They find supporters, especially among mid-management levels of the state structures, in people who are equally “worried” about their nation, but most importantly frustrated with their lack of power or saying they have over the state of affairs, as their hands are tied and mouths are gagged by the state legislation for civil servants, called 657. Where lower and higher ranking civil servants have so much to lose by partaking in “deep state” and their actions are quite visible, middle management can usually find a secretive space where the risk is manageable. This makes the new “deep state” more dangerous than the old one, as the targets and means to deal with them are not controlled or commissioned by the state but are left at the mercy of a groups of thugs with their irrational rationalities. Unlike the old “deep state,” the links of the new ones to the state consist of individuals who are sympathizers and can do only so much for them. Therefore, stopping their activities becomes a difficult task, since these groups are only accountable to themselves.

The post-IRA example:

We have seen a similar pattern following the change in politics in Northern Ireland and the disarmament of the IRA. Yesterday's freedom fighters turned into today's nuisances very quickly, left without financial and social support. Some learned how to cope with the new era and find a safe place in it, but some evolved into thugs, adding a language of higher values to mere criminality and pursuits of money. And not so surprisingly, they also describe Ireland as having been “defeated” from within by weakened politicians who “sold out” their souls. We can show similar examples all across Africa, Latin America and Russia.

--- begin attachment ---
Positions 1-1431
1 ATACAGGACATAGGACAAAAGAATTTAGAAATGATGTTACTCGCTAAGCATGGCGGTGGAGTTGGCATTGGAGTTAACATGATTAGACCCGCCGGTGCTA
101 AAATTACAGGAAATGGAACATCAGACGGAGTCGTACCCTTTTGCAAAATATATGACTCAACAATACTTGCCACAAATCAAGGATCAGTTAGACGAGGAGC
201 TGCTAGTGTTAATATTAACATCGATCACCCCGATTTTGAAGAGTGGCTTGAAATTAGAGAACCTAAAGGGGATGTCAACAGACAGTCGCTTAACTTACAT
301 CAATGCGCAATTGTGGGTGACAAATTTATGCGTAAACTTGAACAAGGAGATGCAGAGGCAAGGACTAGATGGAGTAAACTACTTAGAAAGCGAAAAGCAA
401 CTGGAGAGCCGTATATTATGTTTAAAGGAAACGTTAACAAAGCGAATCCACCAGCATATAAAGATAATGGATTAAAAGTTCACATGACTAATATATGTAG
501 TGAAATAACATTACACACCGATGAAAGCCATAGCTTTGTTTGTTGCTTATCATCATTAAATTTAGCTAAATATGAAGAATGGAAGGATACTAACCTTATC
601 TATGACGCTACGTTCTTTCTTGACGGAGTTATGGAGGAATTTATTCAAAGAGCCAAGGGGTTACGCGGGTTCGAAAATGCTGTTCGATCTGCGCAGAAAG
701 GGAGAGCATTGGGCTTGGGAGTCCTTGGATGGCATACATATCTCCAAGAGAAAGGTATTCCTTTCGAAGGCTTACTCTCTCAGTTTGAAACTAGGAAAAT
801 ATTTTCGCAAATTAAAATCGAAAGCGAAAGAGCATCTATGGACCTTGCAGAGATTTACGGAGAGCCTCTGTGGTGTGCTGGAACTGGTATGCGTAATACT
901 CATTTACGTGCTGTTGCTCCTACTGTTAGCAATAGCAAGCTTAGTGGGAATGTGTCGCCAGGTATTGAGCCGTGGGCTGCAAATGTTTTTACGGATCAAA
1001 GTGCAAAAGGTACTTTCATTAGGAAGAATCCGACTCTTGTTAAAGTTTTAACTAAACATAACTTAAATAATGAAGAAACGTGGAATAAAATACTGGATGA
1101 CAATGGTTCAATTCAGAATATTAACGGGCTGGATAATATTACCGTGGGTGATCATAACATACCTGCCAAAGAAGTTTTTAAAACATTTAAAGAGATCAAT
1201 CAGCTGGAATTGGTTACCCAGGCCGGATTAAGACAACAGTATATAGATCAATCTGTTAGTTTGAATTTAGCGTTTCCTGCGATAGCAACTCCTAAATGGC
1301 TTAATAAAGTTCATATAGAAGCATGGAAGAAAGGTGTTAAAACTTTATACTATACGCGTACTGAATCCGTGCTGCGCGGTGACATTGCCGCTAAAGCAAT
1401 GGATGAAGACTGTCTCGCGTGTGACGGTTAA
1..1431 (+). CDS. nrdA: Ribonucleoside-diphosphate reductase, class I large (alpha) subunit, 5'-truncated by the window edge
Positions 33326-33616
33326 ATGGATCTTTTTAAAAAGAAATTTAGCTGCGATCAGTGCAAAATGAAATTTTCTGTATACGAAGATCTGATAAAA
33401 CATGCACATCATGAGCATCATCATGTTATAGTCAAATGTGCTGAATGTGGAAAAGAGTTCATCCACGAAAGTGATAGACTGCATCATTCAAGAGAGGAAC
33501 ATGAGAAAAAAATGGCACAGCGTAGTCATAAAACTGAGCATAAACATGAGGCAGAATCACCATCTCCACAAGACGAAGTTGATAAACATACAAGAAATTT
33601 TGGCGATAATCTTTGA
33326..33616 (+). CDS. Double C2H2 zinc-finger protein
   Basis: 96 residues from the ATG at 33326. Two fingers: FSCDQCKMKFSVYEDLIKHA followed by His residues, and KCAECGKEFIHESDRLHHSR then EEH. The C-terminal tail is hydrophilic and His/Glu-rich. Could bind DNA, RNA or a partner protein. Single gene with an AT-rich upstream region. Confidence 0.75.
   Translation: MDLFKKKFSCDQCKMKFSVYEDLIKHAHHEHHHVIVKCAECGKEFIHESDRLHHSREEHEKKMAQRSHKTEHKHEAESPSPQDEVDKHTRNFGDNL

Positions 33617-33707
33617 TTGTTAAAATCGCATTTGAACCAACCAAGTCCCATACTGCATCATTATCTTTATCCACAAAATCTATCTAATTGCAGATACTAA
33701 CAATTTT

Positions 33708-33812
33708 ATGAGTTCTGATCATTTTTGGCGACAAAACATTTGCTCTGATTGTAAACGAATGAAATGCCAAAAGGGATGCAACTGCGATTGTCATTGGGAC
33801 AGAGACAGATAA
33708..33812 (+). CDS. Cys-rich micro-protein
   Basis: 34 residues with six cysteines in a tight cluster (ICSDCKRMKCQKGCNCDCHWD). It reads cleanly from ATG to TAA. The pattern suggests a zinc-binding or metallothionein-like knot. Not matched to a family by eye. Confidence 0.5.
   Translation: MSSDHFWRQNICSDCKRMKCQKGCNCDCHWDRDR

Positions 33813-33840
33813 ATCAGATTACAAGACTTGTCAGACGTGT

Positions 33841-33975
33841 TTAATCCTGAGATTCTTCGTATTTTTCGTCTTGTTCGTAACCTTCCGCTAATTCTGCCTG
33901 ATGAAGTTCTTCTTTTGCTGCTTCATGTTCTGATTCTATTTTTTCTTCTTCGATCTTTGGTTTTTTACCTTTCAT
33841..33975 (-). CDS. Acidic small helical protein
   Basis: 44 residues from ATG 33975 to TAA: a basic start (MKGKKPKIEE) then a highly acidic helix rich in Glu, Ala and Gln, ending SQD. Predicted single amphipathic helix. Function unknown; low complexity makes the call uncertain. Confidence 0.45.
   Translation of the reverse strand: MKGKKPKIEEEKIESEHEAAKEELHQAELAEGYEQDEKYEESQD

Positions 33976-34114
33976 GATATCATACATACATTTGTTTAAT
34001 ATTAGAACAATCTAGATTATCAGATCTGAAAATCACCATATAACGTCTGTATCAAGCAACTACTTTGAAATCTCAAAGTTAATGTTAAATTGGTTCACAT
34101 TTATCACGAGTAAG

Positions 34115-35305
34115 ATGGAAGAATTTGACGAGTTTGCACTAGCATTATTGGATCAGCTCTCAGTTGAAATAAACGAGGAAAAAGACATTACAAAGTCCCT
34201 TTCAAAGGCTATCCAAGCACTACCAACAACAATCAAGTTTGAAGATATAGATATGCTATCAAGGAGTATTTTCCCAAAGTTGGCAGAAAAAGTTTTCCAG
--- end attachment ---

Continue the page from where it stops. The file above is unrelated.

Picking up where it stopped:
If this reading of the new “deep state” is correct, then the new school Turkish deep state, with its funny hairstyles and 60's fashion sense, is the disruptive emanation of the ghosts of a past century. As the global experience of similar ghost sightings show, when there is the political will, even the most “dangerous” ones can eventually be bought, rehabilitated or muted. So the main question isn't how deep their organization is, or what dirt can surface when their heydays are brought into the light. The main question is, does the Turkish government have the political will to do so?